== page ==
In late March, a US District Court judge rejected the Southern Poverty Law Center’s motion to dismiss the defamation case brought by the Georgia-based border security group the Dustin Inman Society, opening up the door to possibly learning how the SPLC brands groups as hate groups, the Washington Examiner reported.
The Dustin Inman Society sued the SPLC for defamation for labeling the conservative border security group a “hate group.”
The president and founder of the Dustin Inman Society, D.A. King, told the Washington Examiner that the judge’s decision helped the group overcome “the biggest and most often injected hurdle” facing those who try to fight back against the SLPC.
The SPLC publishes the notorious “hate map” featuring the groups and organizations in the United States that it has deemed “hate groups.” In 2021, the SPLC hate map tagged 733 organizations in the US.
In addition to the Dustin Inman Society, the SPLC has labeled as hate groups such conservative groups as the Alliance for Defending Freedom, Catholic Family News, the Center for Family and Human Rights, the Center for Immigration Studies, the Family Research Council, Liberty Council, and Ruth Institute.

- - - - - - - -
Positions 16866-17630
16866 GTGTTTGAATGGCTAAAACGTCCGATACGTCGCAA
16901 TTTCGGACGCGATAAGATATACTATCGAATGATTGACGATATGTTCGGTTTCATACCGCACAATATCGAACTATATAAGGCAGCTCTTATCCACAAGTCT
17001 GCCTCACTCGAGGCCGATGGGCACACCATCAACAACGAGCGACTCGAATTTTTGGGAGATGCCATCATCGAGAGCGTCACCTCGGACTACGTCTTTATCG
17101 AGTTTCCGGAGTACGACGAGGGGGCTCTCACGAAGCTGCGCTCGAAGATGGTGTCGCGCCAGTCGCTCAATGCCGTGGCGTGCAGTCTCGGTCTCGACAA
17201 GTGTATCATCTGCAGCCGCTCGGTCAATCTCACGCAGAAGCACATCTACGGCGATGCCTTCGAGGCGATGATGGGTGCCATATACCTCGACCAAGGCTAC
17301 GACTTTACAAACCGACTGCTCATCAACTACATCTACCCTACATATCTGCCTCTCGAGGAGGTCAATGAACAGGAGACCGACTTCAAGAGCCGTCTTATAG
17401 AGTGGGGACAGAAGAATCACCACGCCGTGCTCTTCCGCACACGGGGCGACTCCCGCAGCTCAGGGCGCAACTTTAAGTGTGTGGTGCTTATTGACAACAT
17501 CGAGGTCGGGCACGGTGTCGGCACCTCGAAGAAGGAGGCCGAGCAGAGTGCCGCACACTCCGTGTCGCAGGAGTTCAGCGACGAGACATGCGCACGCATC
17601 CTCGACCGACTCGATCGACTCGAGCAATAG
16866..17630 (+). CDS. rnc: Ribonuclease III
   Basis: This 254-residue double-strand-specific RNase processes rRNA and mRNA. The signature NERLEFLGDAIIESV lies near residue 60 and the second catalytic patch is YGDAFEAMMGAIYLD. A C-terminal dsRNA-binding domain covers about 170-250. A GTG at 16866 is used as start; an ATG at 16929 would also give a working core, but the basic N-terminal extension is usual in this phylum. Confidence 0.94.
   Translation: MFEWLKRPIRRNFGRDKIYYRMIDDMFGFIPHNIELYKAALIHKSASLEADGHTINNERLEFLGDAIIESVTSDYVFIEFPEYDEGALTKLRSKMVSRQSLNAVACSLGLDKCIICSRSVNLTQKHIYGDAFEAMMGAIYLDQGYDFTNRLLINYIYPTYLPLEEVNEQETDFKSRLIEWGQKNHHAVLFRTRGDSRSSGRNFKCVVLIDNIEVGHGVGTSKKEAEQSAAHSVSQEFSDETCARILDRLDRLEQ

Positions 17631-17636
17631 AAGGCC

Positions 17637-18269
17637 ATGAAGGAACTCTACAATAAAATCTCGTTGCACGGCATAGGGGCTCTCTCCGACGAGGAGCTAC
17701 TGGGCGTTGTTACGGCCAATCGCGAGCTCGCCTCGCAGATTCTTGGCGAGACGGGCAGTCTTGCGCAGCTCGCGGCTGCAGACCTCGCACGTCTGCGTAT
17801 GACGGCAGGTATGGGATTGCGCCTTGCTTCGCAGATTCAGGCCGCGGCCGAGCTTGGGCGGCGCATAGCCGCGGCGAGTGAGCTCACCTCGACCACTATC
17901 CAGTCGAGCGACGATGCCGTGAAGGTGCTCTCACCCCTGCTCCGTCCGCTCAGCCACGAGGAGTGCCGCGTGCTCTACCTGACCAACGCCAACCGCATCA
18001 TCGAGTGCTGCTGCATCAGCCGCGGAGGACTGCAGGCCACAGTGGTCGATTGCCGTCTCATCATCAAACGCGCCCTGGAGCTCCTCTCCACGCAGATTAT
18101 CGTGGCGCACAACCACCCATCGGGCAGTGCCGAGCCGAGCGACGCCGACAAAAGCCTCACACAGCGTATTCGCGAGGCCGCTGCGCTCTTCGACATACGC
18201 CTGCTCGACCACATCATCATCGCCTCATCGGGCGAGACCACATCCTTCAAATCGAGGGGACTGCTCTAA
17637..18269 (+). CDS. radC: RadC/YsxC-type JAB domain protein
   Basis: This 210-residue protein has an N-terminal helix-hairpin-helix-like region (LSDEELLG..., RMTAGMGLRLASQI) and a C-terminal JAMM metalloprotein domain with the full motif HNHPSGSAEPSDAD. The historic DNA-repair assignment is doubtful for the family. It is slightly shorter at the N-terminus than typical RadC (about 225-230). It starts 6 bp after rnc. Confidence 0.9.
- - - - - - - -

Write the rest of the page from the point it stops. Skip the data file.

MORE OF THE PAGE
The SPLC has defended itself by arguing that its hate group designations are protected under the First Amendment because they represent “non-actionable opinion.” This defense has worked out well for the SPLC for years. But it failed to work on March 31 when US District Judge W. Keith Watkins rejected its motion to dismiss the Dustin Inman Society and D.A. King’s defamation case.
King told the Washington Examiner that since both he and his organization are legally considered public figures, they have a much higher legal hurdle to clear to prove the SPLC defamed them. Namely, they must prove actual malice, the standard created by the Supreme Court’s decision in New York Times v. Sullivan.
But with the motion to dismiss the case rejected, King said his party can now pursue discovery in the case to obtain SPLC internal communications showing evidence that meets the actual malice standard.
The Dustin Inman Society and King are seeking compensatory and punitive damages, as well as an injunction forcing the SPLC to remove its hate group label, issue a public retraction, and apologize publicly.